Tuesday, April 27, 2010

The Hospital

I thought I would share my pictures of the hospital with you.  We were stationed at the Adventist Hospital in Carrefour, which is a part of Port-au-Prince and one of the hardest hit areas by the earthquake.  The hospital suffered no damage.

Ordinarily this is a hospital for paying patients.  Most of the people of Port-au-Prince cannot afford to pay for healthcare and there is no government subsidized healthcare in Haiti.  So, until the earthquake, the common person had no access to care.  After the quake, the government mandated that care be free for 6 months.  That meant that none of the medical staff would be paid.  Most of the Haitian doctors left the country and went to the Dominican Republic.  Some of the nurses stayed and volunteer their time.  The hospital relies upon volunteer staff to care for the huge numbers of patients that have flocked there since the earthquake.

Here is a little tour of the facility....

The pre-op ward:

The post-op ward:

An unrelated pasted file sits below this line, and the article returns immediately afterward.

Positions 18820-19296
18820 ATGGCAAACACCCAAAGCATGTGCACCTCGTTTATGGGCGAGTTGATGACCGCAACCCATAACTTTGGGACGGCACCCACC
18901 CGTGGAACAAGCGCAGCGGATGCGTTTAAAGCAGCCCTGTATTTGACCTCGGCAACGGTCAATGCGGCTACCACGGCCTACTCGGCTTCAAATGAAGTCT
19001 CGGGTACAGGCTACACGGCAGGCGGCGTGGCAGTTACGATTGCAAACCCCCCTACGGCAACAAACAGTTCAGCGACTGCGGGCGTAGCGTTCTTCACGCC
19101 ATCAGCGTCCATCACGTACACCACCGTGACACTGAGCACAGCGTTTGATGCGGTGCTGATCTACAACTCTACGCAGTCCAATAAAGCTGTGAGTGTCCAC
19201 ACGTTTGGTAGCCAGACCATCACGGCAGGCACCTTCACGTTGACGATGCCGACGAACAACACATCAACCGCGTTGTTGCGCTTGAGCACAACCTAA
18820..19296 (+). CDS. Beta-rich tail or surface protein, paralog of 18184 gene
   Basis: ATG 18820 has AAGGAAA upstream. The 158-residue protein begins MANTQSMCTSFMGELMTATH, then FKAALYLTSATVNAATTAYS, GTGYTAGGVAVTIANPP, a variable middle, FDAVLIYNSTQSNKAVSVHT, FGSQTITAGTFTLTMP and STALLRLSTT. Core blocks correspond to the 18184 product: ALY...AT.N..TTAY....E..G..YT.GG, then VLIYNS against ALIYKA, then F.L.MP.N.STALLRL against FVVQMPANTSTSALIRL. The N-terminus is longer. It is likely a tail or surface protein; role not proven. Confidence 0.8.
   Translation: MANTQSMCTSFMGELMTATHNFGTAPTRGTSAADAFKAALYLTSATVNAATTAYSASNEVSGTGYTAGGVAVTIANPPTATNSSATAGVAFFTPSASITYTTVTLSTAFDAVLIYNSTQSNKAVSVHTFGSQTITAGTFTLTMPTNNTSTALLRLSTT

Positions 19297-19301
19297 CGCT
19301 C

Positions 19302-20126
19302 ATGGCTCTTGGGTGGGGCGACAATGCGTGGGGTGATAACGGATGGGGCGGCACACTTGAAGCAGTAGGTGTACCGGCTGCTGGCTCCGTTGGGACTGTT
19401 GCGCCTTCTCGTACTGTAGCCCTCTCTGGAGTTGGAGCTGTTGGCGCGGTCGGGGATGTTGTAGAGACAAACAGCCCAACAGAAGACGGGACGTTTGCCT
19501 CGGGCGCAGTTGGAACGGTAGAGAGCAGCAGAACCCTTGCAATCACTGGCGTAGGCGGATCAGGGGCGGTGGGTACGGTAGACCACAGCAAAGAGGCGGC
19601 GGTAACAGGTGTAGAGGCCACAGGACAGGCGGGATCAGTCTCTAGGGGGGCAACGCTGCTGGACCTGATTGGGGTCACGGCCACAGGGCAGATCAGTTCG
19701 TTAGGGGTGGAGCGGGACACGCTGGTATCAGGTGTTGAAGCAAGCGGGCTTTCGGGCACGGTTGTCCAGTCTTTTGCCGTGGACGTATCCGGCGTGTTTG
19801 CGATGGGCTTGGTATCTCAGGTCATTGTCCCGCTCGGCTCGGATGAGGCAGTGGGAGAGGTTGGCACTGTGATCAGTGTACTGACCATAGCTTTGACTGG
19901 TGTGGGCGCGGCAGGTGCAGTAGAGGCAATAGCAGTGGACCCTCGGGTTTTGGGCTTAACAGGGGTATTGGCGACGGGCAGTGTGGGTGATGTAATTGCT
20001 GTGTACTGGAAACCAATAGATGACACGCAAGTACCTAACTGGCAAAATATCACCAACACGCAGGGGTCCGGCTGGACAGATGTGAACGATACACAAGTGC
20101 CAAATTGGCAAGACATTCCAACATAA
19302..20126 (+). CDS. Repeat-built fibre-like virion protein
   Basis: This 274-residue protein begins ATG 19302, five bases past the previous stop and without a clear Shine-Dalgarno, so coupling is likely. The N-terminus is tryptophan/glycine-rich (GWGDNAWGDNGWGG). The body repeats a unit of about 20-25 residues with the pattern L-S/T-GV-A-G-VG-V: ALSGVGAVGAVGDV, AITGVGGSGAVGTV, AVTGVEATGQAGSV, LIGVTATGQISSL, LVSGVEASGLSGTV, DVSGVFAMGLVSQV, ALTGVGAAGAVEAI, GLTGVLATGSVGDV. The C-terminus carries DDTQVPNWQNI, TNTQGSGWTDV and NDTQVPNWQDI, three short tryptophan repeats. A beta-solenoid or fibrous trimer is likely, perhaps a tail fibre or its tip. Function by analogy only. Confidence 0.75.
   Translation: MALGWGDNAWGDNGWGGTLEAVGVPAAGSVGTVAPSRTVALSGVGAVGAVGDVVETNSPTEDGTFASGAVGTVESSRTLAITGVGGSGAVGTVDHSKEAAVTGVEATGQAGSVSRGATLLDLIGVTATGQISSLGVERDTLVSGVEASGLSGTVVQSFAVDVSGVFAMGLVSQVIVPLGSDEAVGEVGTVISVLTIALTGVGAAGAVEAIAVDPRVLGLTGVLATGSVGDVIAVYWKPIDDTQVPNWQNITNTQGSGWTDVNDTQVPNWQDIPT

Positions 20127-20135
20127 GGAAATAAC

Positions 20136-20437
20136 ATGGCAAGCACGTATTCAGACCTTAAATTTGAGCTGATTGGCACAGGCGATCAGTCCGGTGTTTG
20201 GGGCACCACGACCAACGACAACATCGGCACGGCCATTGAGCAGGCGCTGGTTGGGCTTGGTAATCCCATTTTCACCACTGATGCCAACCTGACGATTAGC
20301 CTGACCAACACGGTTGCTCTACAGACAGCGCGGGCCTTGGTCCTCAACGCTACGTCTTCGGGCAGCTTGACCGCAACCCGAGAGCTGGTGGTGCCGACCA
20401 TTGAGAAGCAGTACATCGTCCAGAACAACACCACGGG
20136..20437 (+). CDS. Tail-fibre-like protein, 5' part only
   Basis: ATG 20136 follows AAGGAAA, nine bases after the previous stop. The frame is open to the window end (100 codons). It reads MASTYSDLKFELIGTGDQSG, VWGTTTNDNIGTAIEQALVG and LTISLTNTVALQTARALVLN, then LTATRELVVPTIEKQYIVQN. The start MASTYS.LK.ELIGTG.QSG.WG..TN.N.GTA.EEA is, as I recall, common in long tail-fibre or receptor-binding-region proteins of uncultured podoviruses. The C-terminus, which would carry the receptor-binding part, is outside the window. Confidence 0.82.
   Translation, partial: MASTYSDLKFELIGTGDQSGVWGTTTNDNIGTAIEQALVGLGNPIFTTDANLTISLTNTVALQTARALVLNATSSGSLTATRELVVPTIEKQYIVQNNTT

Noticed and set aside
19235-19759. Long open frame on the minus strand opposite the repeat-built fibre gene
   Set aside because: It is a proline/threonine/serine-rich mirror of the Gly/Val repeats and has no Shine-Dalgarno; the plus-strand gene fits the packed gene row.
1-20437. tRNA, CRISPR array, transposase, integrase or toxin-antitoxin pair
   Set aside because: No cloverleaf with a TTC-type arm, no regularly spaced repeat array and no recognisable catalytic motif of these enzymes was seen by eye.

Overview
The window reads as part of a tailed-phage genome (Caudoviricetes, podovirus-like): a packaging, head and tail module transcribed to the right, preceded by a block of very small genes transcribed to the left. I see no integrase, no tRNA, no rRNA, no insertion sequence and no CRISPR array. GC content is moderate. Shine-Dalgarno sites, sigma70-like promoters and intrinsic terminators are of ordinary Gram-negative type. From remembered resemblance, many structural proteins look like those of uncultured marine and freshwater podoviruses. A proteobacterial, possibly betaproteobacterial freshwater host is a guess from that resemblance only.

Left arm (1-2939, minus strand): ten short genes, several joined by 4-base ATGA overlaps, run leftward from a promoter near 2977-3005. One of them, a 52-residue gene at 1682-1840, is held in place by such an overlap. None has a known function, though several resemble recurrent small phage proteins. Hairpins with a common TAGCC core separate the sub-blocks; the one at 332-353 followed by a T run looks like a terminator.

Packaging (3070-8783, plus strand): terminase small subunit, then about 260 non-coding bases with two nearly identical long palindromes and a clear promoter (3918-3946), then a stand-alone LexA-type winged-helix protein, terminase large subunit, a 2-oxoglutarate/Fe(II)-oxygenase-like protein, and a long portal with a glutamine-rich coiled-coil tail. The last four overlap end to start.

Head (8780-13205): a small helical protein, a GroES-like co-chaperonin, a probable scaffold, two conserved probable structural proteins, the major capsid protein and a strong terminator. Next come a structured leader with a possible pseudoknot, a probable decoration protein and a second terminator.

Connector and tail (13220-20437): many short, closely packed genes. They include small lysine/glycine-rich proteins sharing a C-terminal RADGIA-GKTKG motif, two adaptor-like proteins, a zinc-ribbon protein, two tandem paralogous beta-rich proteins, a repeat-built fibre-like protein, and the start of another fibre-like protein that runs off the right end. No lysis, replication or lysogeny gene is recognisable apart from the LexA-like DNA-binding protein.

Overflow into the halls:

The medical/surgical floor:
(also overflows into the hall)

Hospital tents....house more patients on the grounds:


The hospital laundry facility:
washing....
drying.....

Insect control in the OR:
(bug zapper)

The pediatric ward:

This facility is as nice as it gets in Haiti.  What you don't see in these pictures are the leaks in the roof when it rains, the many brown-outs during the day when electricity fails, and the obvious lack of equipment, like wheelchairs, transport litters, IV poles etc.

Thanks to generous donations of medical supplies from all around the world, however, we did have the supplies we needed to get the job done....a little ingenuity and imagination helped when we didn't have exactly what we needed.

What I find saddest, though, is that this free healthcare will eventually end.  The hospital will have to go back to its "fee for services" status.  I cannot help but wonder what will happen to these poor people at that point.  

1 comment:

kpaints said...

I just can't convey how I feel about what you experienced in Haiti. It is overwhelming. We have so much.